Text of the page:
If world-famous waterfalls, stunning architecture, and quick and easy access to Canada weren’t enough to visit the Buffalo-Niagara area, a blossoming wine trail is drawing visitors. Located next to Lake Ontario, the geography and microclimate of the Buffalo-Niagara region make it ideal for growing grapes, especially Rieslings, fruit wine, and ice wine. In the past 10 years, the region hasn’t grown; it has exploded. As of July, 2014 there were 20 members on the Niagara Wine Trail – a number that continues to increase. Wine barrels collect in a cellar — Photo courtesy of Flickr.com/xlibber
Many have expanded to include hard apple and pear cider, and several breweries and distilleries have been cropping up that make for an interesting combo trip. During the summer and fall, wineries host festivals and events with live music, food, and entertainment. While each winery has something unique to offer, there are a few standouts that provide a more robust travel experience.
Spring Lake Winery
A day can easily be spent at this 76-acre property that boasts its own private Lake and nature trails. On select dates, a unique Amtrak train excursions is offered. Upon arrival, visitors can enjoy a light breakfast and hop aboard the “Vineyard Express” for a 45-minute scenic train ride to the Medina Railroad Museum. A barbecue lunch and live music will be waiting at Spring Lake Winery when passengers return. There is always something going on with events like the Niagara Wine Trail murder mystery, wine and food pairings, private tours, and pick and pick-your-own-grapes.
The start of a perfect pour — Photo courtesy of Flickr.com/Betsssssy
The Winery at Marjim Manor
Located in Appleton, New York, The Winery at Marjim Manor is a 19th century estate that is ripe with ghost stories and tales of spooky encounters. It was even featured on the television series, “Ghost Hunters” and on the Travel Channel series “Most Terrifying Places in America.” During the day, it a relaxing place to sample specialty fruit wines in one of three tasting rooms. Some of their award-winners include “True Blue” rich blueberry wine, the sweet Cherry Concerto and “Adams Apple,” a blend of cranberry apple that was their 2012 signature wine.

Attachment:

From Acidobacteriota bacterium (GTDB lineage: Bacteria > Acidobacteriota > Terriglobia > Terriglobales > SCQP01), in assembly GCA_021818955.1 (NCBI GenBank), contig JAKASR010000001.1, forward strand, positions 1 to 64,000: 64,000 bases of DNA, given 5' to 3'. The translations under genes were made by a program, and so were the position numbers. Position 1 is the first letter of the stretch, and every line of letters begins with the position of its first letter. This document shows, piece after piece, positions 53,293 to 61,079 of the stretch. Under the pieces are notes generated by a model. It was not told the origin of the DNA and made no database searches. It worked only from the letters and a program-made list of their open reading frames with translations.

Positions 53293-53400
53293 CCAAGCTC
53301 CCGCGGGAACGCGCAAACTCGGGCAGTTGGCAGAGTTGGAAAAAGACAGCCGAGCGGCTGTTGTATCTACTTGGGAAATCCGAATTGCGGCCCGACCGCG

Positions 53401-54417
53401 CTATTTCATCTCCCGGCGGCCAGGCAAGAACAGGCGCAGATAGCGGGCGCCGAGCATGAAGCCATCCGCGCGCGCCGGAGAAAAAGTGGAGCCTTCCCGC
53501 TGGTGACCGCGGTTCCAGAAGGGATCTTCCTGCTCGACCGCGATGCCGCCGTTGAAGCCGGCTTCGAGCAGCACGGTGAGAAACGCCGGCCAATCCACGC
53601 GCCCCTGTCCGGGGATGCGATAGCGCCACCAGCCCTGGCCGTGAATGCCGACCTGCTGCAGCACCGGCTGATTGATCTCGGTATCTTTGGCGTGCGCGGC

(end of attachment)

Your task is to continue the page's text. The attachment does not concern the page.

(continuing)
Leonard Oakes Winery
There’s always something going on at this winery, which has a few awards under its belt for ice wine and Steampunk cider. The annual Steampunk festival draws crowds each August with food trucks, fireworks, music, tastings, and costume contests. Check their event board to see what’s going on, or you can also try their wines from time-to-time on the Spirit of Buffalo's sunset wine sailboat tours.
A fruit and cheese platter is an excellent complement to a glass of wine — Photo courtesy of Flickr.com/Calvert Cafe & Catering
Freedom Run Winery
Planted in spring of 2005, the vines at Freedom Run are growing varieties of Pinot Noirs, Bordeaux (Cabrenet and Merlot), Rieslings, Chardonnays, and even champagnes. Visitors can see the production room and sample wines in their unique tasting room, decorated with modern artwork and designs. Special events include movie nights on the outdoor screen, weddings, and private tastings. Visitors also have the option of staying overnight at The Vineyard Manor House, located on the property.
Niagara Landing Wine Cellar
Opened in 2002, this trendsetter is the original winery on the trail that first created the buzz. Although “new” by most standards, the land has been dedicated to growing grapes since the 1800s. It has been honored with “gold medals” for its Rosebud Peach and Rosebud White wines, as well as full-flavored port wine.Fresh grapes ready to be harvested — Photo courtesy of Flickr.com/Wendy Harman